Zana nodded, then turned to the Indian home I had fixed up, her eyes going from the broad round base to the apex of dry tassel looking like arthritic fingers no longer able to make a fist.
“It’s really nice inside,” I said, pointing to low triangular door.
She hesitated, rather predictably.
As a rule, Zana always hesitated at first, like she thought that I might think less of her if we didn’t follow procedure. I crawled in first, pushing aside any dangling stalk or leaf. She came in later and we sat cross-legged, facing each other. There wasn’t as much room as I thought, and our knees were touching. Perfect! She pushed back her hood, patted down her short black hair. I’d made it seem a matter of life and death (and it was) that she should meet me here, and she sat there now impatient for me to get on with what I had to say.
But where to start? Picture a small country, it matters not where. Some say, navel of Europe, others its fart-factory. To me, Fatherland. But not for long, though. Not for long. One takes for granted the right to complain these days, but the concept was invented in that country after 1990. Instead, you had to praise and praise and praise. Praise a regime drunk on alternative facts (i.e. while the economy was meeting the quotas of its five-year plan by 150-200%, people waited in longer lines for bread). Praise the regime for what awaited me: a six day work-week in an agrarian cooperative and a daily wage enough to buy the bread you, yourself, worked all day to produce. And praise some more. Little acts of resistance, like stealing from the cooperative, gave away to big acts of resistance, like fleeing the country. With a shoot-to-kill policy at the borders, fleeing was, well, ill-advised. But thanks to international pressure and that sort of thing, the policy was put on hold.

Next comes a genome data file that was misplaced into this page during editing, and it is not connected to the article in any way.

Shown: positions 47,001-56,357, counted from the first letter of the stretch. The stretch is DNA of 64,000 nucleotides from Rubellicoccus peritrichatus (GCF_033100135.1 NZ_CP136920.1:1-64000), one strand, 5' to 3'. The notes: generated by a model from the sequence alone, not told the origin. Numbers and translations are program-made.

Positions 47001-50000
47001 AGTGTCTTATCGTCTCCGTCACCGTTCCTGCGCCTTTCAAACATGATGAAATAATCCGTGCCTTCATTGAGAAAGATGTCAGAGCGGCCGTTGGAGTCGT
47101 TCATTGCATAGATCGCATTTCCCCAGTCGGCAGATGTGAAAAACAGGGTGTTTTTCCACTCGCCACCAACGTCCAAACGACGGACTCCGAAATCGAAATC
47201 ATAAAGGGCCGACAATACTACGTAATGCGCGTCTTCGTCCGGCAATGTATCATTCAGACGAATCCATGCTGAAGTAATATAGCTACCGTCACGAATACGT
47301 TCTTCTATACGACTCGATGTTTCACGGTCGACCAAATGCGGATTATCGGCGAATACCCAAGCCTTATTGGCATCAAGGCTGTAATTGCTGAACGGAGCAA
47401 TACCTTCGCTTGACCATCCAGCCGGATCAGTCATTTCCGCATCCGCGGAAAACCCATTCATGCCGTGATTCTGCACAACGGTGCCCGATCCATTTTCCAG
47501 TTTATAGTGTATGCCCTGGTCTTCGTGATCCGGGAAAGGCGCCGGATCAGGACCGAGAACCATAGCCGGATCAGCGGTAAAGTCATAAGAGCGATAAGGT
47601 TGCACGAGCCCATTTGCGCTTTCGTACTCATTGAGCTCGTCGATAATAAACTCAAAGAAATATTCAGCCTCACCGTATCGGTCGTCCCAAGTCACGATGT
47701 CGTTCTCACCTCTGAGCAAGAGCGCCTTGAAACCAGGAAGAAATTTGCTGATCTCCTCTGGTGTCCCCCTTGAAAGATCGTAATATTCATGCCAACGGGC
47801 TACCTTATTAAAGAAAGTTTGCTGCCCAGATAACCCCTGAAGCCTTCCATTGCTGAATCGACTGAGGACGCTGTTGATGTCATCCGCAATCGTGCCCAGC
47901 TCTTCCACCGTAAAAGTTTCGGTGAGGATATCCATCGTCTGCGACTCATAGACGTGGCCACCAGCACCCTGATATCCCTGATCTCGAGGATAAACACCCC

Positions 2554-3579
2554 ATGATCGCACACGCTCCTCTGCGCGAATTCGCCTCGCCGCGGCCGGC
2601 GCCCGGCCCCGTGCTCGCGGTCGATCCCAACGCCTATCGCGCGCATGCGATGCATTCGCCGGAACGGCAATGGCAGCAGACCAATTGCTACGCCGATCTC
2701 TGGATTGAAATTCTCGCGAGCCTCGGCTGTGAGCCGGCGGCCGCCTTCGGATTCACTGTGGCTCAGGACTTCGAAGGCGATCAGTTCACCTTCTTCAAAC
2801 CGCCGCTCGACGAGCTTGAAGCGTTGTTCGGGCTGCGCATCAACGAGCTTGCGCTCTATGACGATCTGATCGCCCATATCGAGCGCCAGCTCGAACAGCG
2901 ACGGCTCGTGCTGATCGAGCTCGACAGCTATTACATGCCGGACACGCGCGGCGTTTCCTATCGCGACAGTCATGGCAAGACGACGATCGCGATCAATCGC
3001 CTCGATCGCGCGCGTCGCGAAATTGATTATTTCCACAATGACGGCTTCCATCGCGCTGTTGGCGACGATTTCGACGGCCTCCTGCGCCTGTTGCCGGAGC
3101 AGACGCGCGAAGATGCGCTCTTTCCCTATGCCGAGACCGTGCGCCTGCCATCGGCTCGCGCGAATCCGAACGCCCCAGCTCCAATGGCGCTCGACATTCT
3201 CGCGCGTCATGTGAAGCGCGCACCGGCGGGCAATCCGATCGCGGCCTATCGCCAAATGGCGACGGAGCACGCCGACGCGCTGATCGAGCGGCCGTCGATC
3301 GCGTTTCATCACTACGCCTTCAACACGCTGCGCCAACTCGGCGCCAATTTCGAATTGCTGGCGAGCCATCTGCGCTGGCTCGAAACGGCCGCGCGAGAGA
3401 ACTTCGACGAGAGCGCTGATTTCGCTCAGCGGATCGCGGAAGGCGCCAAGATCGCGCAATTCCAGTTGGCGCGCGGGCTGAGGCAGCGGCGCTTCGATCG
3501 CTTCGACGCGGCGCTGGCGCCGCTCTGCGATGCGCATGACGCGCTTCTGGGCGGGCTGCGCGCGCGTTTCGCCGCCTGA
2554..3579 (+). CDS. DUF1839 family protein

Or so we thought.
“I got to see David Copperfield again,” I said to Zana, seeing as she was shifting about, her impatience wearing thin while the night thickened around us.
“David what?” she said.
“David Copperfield,” I said. “David and Dora. Wasn’t that once your favorite movie?”
It was, too. Zana didn’t have a TV (I didn’t either), and whenever we met like this in the stacks, I recapped for her the plots from various movies and Italian TV shows I’d caught on my cousin’s TV. Of the few movies Zana got to see herself, I remember David Copperfield was her all time favorite. How could I forget? I was falling for her and she for me — probably, I used to think, through name association. I spent so much energy imitating the mannerism of the actor and letting my hair longer than other boys’ (until the cops snatched me up and shaved me like a sheep, and I’d been lice-free ever since). Eventually, I accepted that I couldn’t look as fetching as the movie David. To make myself feel better, I wished everybody in the movie would perish in a great heartbreak endemic, with the exception of Agnes, as this particular David had liked her from the start far more than Dora. The movie David wasn’t too bright, long hair notwithstanding.
“David and Dora,” Zana said, no doubt recalling how we talked about poor Dora, and how we mourned her, thinking of her premature death.
“Wasn’t it so sad,” I said now, “when Dora died?”
“It’s always sad,” Zana said. “When someone dies.”
“I hope you never die,” I said honestly, and she had the nerve to snicker at me.